I cringed quite a bit when Martese Johnson yelled out “I go to UVA”. Not just because he was bloodied and being held on the ground like a pig for slaughter (though that was plenty reason enough), but also because I heard the plea in his voice when he said it. He was screaming that he goes to the University of Virginia as if it would defend him from the racism he was experiencing. I don’t blame Martese for that; I’m not insinuating that he fully subscribes to respectability politics like some people are, I’m just pointing out the fact that even people who support the Black struggle in every other fashion often still privilege PWIs (predominately white institutions) over HBCUs (historically Black colleges and universities) and cherish attending or having attended the former. Many of them feel that attending these schools will prepare them more for the real world because they can teach them “better”. Some just truly believe that you have to infiltrate the Harvards, OUs and UVAs of the world to be great, and to do so deserves respect. I'm not even saying that Martese believes that; but I am saying I don't agree.
Before I go any further, let me just say that I DO NOT hate or even dislike black people at PWIs. I know that a lot of my social media followers probably feel like I do because I always advocate for HBCUs, but I really don’t. I fully understand that there are a number of reasons why someone would choose to go to a PWI that don't mean they hate blackness. What I DO hate is when people have this insane belief that their education is better or more valuable because they went to a PWI, that an HBCU won’t give you a taste of the “real world”, and especially when people completely ignore the HBCUs around them because they bought into that idea that a school is automatically better because the same people who enslaved and/or lynched yours and my ancestors said so. In my Chief Keef voice, THAT’s that shit I don’t like.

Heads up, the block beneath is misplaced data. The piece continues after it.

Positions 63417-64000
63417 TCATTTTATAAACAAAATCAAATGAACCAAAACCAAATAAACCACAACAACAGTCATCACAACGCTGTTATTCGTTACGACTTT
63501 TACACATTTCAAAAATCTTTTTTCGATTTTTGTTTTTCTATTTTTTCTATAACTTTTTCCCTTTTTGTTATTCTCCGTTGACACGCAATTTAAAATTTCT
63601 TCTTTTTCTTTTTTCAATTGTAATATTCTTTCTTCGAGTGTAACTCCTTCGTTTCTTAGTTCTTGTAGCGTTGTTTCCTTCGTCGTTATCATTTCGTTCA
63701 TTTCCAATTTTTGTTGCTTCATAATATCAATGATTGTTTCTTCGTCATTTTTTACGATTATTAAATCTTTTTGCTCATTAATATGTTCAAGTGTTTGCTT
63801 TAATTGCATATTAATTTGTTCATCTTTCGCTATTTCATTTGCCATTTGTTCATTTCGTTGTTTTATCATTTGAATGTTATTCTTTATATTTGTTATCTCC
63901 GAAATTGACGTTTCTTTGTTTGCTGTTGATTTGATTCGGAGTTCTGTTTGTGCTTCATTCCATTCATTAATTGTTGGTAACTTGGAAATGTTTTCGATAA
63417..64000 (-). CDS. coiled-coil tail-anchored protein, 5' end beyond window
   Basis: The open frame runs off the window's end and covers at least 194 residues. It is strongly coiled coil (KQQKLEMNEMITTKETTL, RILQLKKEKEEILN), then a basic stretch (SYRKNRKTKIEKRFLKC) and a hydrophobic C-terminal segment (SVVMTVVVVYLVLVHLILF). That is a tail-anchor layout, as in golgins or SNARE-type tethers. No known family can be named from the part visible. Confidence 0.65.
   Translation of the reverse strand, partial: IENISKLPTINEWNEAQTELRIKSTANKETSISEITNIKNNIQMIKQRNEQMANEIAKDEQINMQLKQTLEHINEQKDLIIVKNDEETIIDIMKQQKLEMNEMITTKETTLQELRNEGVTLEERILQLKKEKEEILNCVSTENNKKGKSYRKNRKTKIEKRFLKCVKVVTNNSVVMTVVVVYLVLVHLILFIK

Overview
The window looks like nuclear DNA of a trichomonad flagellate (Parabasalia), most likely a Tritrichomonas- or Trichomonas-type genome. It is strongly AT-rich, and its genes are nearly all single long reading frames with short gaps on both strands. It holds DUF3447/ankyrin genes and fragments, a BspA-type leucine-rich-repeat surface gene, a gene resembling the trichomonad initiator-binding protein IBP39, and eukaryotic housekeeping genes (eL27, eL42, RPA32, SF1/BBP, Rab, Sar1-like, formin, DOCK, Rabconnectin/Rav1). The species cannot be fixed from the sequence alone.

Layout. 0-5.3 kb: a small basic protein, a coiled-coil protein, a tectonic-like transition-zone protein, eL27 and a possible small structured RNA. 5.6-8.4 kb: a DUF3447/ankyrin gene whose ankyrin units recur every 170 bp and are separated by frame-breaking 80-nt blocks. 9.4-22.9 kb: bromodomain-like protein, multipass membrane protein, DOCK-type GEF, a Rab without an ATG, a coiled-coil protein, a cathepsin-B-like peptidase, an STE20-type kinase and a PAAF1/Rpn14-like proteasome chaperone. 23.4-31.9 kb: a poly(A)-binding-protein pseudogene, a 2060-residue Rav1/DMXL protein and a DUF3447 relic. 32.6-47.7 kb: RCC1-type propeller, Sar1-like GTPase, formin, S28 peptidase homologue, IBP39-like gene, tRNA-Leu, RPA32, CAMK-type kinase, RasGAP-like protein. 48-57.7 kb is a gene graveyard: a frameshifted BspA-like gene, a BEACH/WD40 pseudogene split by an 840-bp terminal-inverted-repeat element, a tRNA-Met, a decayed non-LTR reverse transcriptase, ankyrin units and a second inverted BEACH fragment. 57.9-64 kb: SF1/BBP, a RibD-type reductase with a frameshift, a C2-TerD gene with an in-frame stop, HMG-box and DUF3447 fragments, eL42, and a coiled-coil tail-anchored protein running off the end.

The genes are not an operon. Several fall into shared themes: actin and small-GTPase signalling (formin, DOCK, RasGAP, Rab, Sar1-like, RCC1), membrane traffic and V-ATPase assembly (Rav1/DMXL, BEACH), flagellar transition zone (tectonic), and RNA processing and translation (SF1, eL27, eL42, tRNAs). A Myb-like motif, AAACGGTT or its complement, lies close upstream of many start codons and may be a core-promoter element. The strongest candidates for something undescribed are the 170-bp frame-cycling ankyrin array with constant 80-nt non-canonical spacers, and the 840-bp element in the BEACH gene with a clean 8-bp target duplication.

I actually want to talk a little bit more about this myth that PWIs, especially Ivy Leagues, are the greatest schools on Earth. When I graduated from high school I got accepted to Yale University. Yes, this little Black kid from the Mississippi Delta got accepted to an Ivy League institution fresh outta high school. I was smart ya'll. Anyway, most people thought I was crazy for not jumping at the opportunity; they told me that as smart as I was I should go somewhere like Yale, despite everything that made Yale not a good choice. As of right now Yale only lets in about 6% of the people who apply, and all of them must pay a yearly tuition of $45,000. Even if I had’ve gotten some scholarship money (I didn’t) I would’ve been a part of the whooping 9% of Black people in the over 12,000 person student population at a school almost 20 hours away from home. That would’ve meant I would’ve had to search high and low not only for the other 1079 Black people for things like a haircut or a decent meal, but I also would’ve had to become friends with them or somebody really fast because I was probably not gonna see my parents again for quite some time. (In case you think I'm saying this to make Yale look bad, all this info can be found here)